Inexhaustible: Leading Worship without Growing Tired
A few weeks ago, I was putting together the pieces for a Sunday morning worship service. Though we don’t always plan our services to be strictly thematic, I felt this particular theme was strong and could easily be supported with songs that mirrored that same theme.
As any worship leader and musician would admit, when two songs play well with one another, it’s hard to resist putting them side by side in the chain. This particular Sunday, however, the two songs I wanted to put side by side not only shared the same key and virtually the same tempo…they shared the same title! First, we would introduce one of Mack Brock’s new songs, “King of Heaven,” and then we would go into the more familiar Paul Baloche “King of Heaven.”
I suppose we could exhaust the titles of songs as we speed toward eternity with Jesus.
I suppose we could exhaust the harmonic progressions and note combinations with which we honor the beauty and majesty of God. I suppose we could exhaust the myriad of expressions of worship our human minds could conjure up. But there is one thing that we will never exhaust…God’s worthiness.
It is truly inexhaustible.
The other morning, my son Caleb asked, “How old is God?” I knew right away I was in over my head. How do you explain eternity-past to a four year old? Shoot, how do you explain it to a 40 year old?! I was about to respond with, “Well, He’s at least 7,000 years old,” (I confess I’m a young-earth creationist). But I stopped myself, when I realized what a stupid response that was. I think I muttered out something like, “He’s infinitely old.” Caleb nodded…and then asked for a bowl of cereal with chocolate milk.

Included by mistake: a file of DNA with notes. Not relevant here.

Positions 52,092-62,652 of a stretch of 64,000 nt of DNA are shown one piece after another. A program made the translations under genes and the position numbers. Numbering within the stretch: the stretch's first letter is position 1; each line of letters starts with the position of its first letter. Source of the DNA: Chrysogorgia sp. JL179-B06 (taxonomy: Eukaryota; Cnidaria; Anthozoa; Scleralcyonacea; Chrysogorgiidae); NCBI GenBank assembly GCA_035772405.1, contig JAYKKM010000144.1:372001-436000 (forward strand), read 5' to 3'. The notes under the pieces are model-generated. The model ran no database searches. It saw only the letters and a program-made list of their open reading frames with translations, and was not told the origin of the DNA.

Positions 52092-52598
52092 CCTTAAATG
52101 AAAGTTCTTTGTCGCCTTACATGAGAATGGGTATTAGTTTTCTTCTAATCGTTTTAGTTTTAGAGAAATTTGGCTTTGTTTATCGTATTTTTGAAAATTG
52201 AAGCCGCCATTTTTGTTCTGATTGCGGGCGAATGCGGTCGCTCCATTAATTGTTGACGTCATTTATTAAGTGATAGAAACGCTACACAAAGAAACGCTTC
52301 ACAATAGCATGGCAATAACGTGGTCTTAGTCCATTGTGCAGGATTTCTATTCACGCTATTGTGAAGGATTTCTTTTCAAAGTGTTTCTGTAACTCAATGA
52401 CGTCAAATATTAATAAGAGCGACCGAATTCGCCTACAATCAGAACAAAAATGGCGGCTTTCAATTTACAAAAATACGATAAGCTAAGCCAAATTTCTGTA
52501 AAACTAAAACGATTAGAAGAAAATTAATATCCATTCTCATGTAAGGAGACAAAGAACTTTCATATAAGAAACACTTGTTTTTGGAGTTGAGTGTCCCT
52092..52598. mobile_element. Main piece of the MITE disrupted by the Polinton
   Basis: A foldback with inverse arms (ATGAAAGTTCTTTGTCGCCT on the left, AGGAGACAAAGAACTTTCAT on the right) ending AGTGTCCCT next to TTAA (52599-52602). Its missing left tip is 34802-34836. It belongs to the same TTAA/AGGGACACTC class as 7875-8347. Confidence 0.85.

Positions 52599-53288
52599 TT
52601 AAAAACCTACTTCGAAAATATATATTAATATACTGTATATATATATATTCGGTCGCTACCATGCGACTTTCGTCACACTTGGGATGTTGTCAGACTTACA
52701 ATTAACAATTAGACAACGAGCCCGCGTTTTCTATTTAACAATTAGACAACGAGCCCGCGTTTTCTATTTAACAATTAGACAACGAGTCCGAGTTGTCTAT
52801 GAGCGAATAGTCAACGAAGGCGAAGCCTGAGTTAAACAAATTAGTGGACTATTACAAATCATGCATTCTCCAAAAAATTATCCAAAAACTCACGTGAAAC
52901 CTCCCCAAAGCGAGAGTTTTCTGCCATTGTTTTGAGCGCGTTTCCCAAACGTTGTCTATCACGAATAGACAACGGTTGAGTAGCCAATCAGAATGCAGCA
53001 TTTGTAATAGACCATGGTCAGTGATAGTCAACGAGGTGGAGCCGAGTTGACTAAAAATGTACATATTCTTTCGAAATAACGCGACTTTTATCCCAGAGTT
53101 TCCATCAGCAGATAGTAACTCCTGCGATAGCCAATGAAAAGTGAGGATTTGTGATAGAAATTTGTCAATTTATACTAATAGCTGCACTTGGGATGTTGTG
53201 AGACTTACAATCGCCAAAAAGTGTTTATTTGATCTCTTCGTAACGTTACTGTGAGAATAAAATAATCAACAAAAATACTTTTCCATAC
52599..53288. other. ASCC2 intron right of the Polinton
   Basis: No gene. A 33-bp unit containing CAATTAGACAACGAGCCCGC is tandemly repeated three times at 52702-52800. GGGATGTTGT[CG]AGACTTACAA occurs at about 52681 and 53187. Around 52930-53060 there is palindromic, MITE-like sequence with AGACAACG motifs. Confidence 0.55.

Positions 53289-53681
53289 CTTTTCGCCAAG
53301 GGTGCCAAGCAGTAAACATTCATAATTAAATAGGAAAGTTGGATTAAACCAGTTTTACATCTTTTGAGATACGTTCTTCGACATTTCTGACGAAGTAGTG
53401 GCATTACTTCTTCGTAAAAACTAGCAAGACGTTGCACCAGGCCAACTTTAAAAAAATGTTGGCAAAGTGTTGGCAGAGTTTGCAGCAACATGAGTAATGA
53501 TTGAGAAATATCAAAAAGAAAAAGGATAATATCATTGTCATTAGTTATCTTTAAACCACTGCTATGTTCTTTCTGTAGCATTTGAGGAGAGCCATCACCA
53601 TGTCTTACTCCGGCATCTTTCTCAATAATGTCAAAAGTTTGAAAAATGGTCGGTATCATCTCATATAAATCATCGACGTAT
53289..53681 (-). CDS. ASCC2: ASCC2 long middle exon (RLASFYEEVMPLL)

God’s eternal worth is not only expressed in time, but it certainly is shown through time, yet it doesn’t stop there.
His praise extends over time, space, geography, people groups, etc. Psalm 48:10 says, “As Your name, O God, so Your praise reaches to the ends of the earth.” We are a part of an endless concert of praise where we simply join in.
Let’s be honest…for those who serve in leading the Church in worship each week, we can get tired of the same songs, progressions, etc., yet we must never lose the wonder of a God who is inexhaustible, a God who is “infinitely old” and infinitely worthy!
I want to be brutally honest with all my partners in worship ministry. After leading worship for just 20 years, it’s already so tempting and easy to get bored, tired and even jaded to the repetition of the same songs, same expressions, same order of service, etc. We can try so hard to keep things fresh, both in public expression and personal devotion. Sometimes it helps. Sometimes it doesn’t.
Allow me to offer a couple helpful tips to keep things fresh in the way you disciple your people in worship:
Call to mind the inexhaustible worthiness of God, as well as the wondrous things He has done. Psalm 105:5 says, “Remember the wondrous works that he has done, his miracles, and the judgments he uttered.” Psalm 9:1 says, “I will give thanks to the Lord with my whole heart; I will recount all of your wonderful deeds.”
Count the wonderful deeds of God…and then count them again!
It is good to be reminded. We forget. One of the best ways to build true worship within yourself and others is to simply look back to what God has done. How has He been faithful in your life? This is especially important for those who are enduring hardship from every angle. When we are in the middle of hurt, we tend to lose track of God’s track record. So, be reminded of His goodness.